I’m more and more amazed looking over information and forecasts with this upcoming storm. The central pressure is forecasted – by several models – to rival that of a Category 3 hurricane!!!
This will be a doozy of an event for us, and one that shouldn’t be taken lightly. Winds like this can do incredible damage – gusts rivaling winds in a weak tornado or severe thunderstorm – but will last a lot longer. Read more below on what kind of damage winds this strong can do.
And we have seen winds this strong before. This storm system continues to draw more and more comparisons to the November 10th, 1998 storm.
The 1998 monster has been dubbed the most significant wind storm to impact our area in a quarter century. It brought snow, winds gusts close to 90mph, and claimed the lives/injured some Wisconsin, Minnesota, and Iowa residents. It closed parts of I-90, 94, 35 for a period; closed schools; stranded people; knocked over power lines and poles; caused incredible damage to structures; cancelled flights (read more from the NCDC here). Ironically, this record storm fell on the anniversary of the storm that caused the Edmund Fitzgerald to sink in Lake Superior. Some of the new record low barometric pressures from the 1998 storm were:
28.55 inHg (Twin Cities, Nov. 10th 1998) (source: UMN climate/NOAA)
28.47 inHg (Rochester) (source: NOAA)
28.48 in Hg (Duluth) (source: NWS DLH)
28.43 inHg (Austin, Albert Lea)** (source: NOAA)
And even in Iowa! 28.54 inHg in Estherville (the all-time low pressure record for Iowa) (source: NCDC)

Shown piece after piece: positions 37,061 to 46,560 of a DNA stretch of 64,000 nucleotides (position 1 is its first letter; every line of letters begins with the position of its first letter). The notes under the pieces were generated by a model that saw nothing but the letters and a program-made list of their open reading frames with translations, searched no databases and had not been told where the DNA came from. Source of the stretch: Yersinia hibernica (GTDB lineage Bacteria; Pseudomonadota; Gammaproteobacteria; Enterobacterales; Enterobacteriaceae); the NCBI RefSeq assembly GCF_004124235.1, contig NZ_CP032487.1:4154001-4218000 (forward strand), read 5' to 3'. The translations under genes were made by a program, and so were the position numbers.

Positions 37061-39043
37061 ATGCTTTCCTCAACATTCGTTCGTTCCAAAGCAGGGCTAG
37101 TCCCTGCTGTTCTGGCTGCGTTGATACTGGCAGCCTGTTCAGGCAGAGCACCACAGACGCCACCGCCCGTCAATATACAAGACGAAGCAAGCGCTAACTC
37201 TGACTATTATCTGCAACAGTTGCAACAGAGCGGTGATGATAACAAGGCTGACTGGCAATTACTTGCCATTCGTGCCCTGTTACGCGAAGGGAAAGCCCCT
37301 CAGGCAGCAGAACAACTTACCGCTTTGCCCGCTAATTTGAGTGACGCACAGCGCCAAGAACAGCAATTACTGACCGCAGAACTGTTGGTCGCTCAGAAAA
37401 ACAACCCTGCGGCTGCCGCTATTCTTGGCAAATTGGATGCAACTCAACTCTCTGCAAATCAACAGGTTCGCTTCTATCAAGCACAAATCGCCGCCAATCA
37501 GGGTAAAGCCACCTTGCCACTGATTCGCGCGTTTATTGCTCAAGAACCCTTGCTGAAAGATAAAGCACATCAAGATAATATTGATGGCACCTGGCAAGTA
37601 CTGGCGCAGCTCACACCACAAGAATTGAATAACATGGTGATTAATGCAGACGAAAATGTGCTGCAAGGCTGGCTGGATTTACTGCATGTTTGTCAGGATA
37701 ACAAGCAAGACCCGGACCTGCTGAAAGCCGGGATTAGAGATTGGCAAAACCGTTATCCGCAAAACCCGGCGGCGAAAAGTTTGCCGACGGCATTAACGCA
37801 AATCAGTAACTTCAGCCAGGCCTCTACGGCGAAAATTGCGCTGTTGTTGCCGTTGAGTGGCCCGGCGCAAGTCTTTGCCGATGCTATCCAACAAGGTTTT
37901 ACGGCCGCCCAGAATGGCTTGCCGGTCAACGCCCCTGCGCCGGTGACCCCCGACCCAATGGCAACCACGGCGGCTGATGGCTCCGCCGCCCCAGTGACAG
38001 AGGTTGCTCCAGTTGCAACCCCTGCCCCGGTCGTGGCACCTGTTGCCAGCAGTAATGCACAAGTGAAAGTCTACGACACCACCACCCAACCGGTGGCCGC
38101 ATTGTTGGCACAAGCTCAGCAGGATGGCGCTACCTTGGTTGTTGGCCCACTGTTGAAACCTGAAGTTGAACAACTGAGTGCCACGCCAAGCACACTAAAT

**Austin and Albert Lea’s 28.43 inHg is the Minnesota record for lowest barometric pressure recorded.
So, how does this 2010 one stack up to the 1998 storm?
— The lowest pressure recorded during that storm was 28.43 inches, or 962.6 mb. Model forecasts are pointing at the 2010 storm possibly being lower (see image to the upper left. Note the central pressure of the low by Tuesday evening at 959 mb. The picture on the right is of the Nov. 10th storm at its peak in 1998).
— Going a little bit higher up…here’s what the storms look like at 500mb. Upper level patterns are near identical. Take a look at the 500 mb patterns both from 1998 and the forecast for 2010. Thanks to the NWS Duluth for this.
— One difference? Not as much cold air with this system. The 1998 storm had colder of air to work with, which left much of the northwestern 2/3 of Minnesota with several inches, close to a foot of snow. This won’t be the case this time around…the snow will be confined to far northwestern Minnesota/the Dakotas.
Bottom line: By far, a record-setting day at least appears possible Tuesday and/or Wednesday with barometric pressure. It will be interesting, nonetheless, to see if forecasts hold true…